HUNTSVILLE, Ala. (WHNT) — A Huntsville couple has pleaded guilty for conspiracy to commit wire fraud, according to an announcement from the U.S. Department of Justice.

John D. Scoggins, 43, and Jennifer C. Scoggins, 37, a husband and wife from Huntsville, entered the guilty pleas after being indicted on five counts of conspiracy to commit wire fraud in March.

As part of the deal, the couple pleaded guilty to one count of conspiracy to commit wire fraud in exchange for counts two through five being dropped.

The plea agreement says that between February and June 2021, the Scoggins plotted to defraud the Small Business Administration’s (SBA) Paycheck Protection Program (PPP) and the U.S. Government by applying for and/or receiving around $1.2 million in fake PPP loans on behalf of four ‘supposedly operational’ businesses.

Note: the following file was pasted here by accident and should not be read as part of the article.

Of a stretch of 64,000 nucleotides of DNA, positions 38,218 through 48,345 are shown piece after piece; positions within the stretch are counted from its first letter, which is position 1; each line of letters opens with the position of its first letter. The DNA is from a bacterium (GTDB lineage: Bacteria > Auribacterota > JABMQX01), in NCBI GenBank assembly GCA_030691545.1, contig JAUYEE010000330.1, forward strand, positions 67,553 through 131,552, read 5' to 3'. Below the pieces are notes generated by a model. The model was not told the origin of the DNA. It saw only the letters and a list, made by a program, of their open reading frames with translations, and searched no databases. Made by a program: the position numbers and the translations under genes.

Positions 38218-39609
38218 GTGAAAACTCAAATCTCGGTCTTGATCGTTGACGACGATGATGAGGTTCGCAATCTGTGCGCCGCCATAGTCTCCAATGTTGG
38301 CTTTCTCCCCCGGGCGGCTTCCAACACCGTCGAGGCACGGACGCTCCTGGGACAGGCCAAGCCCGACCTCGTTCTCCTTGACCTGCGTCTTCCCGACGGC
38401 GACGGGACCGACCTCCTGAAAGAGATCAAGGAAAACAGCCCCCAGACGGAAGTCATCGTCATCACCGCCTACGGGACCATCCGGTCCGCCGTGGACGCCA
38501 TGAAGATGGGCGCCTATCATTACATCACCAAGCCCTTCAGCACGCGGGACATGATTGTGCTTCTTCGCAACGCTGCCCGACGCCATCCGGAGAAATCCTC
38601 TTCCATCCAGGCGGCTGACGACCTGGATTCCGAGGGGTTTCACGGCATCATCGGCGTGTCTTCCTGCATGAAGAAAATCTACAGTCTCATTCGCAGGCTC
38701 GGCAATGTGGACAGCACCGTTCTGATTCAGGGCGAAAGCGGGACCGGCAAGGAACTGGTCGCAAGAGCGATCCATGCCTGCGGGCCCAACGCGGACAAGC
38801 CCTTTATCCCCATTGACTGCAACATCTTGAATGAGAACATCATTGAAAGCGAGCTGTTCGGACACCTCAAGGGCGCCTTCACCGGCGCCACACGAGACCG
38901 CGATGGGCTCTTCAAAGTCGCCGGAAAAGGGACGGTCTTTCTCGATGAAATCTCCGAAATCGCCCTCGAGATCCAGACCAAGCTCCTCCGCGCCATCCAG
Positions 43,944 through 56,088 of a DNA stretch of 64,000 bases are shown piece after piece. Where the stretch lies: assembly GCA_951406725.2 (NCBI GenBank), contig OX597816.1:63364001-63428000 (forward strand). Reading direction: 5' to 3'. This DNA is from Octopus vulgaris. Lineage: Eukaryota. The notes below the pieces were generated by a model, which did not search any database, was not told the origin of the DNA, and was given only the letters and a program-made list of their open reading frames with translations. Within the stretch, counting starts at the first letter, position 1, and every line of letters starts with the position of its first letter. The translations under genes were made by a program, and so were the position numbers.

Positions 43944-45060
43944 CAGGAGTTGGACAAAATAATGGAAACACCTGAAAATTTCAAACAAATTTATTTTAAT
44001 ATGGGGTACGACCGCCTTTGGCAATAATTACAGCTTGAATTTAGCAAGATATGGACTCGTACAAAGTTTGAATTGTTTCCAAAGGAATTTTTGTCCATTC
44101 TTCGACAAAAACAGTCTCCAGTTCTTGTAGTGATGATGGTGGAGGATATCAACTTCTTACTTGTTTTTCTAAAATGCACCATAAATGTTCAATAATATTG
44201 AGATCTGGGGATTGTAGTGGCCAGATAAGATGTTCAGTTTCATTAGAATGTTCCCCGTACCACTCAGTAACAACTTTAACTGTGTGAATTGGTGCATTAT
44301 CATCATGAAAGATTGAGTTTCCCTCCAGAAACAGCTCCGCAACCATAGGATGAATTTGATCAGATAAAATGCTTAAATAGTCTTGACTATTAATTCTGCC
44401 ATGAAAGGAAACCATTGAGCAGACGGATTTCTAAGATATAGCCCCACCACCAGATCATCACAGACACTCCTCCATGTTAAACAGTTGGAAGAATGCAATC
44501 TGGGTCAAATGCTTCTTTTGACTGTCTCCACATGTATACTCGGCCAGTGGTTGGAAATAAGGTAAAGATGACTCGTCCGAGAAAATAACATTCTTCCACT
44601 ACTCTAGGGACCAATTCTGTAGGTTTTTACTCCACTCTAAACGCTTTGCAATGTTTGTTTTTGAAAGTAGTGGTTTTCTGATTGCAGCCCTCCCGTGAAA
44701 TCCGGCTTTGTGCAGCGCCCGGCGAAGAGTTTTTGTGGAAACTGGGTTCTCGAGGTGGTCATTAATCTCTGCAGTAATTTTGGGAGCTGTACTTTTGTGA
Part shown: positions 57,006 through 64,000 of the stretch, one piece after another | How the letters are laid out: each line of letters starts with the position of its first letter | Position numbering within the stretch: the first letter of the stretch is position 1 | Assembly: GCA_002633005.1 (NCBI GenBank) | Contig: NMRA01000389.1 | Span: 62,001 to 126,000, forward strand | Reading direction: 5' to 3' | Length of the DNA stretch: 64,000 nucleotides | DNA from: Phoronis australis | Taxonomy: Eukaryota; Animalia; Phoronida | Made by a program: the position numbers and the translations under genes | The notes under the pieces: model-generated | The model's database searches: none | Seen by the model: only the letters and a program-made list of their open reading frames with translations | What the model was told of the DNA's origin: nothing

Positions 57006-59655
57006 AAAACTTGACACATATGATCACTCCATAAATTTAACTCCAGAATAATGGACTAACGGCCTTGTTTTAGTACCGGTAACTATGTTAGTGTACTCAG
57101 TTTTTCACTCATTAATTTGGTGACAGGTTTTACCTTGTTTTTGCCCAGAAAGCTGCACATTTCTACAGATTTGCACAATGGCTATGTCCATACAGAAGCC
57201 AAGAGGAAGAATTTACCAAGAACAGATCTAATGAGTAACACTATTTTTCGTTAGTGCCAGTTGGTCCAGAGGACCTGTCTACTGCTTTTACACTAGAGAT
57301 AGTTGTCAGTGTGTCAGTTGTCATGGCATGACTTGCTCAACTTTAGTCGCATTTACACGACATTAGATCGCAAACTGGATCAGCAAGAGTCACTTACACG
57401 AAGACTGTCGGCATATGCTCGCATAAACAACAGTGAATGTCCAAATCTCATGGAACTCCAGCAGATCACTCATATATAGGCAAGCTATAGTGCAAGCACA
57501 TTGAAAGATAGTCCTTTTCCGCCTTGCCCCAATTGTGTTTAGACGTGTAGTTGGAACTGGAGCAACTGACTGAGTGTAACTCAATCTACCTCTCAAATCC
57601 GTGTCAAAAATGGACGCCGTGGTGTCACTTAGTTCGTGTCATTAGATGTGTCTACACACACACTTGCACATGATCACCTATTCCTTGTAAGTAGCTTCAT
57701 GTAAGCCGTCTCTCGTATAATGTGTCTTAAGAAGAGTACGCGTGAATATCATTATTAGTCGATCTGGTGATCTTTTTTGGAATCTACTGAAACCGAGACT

According to the Federal Bureau of Investigation Special Agent in Charge Carlton L. Peeples and U.S. Attorney Prim F. Escalona, the Scoggins submitted loan applications with “material misrepresentation,” which were supported by “falsified and fraudulent” documents.’

The money was moved between the four business accounts and then into their personal accounts, the agreement states.

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It goes on to say that the Scoggins used the money to purchase a house and vehicles, as well as vacations, cryptocurrency and a variety of personal expenses. Previously, the couple was accused of also using the money for plastic surgery.

The maximum penalty for conspiracy to commit wire fraud is 20 years in prison.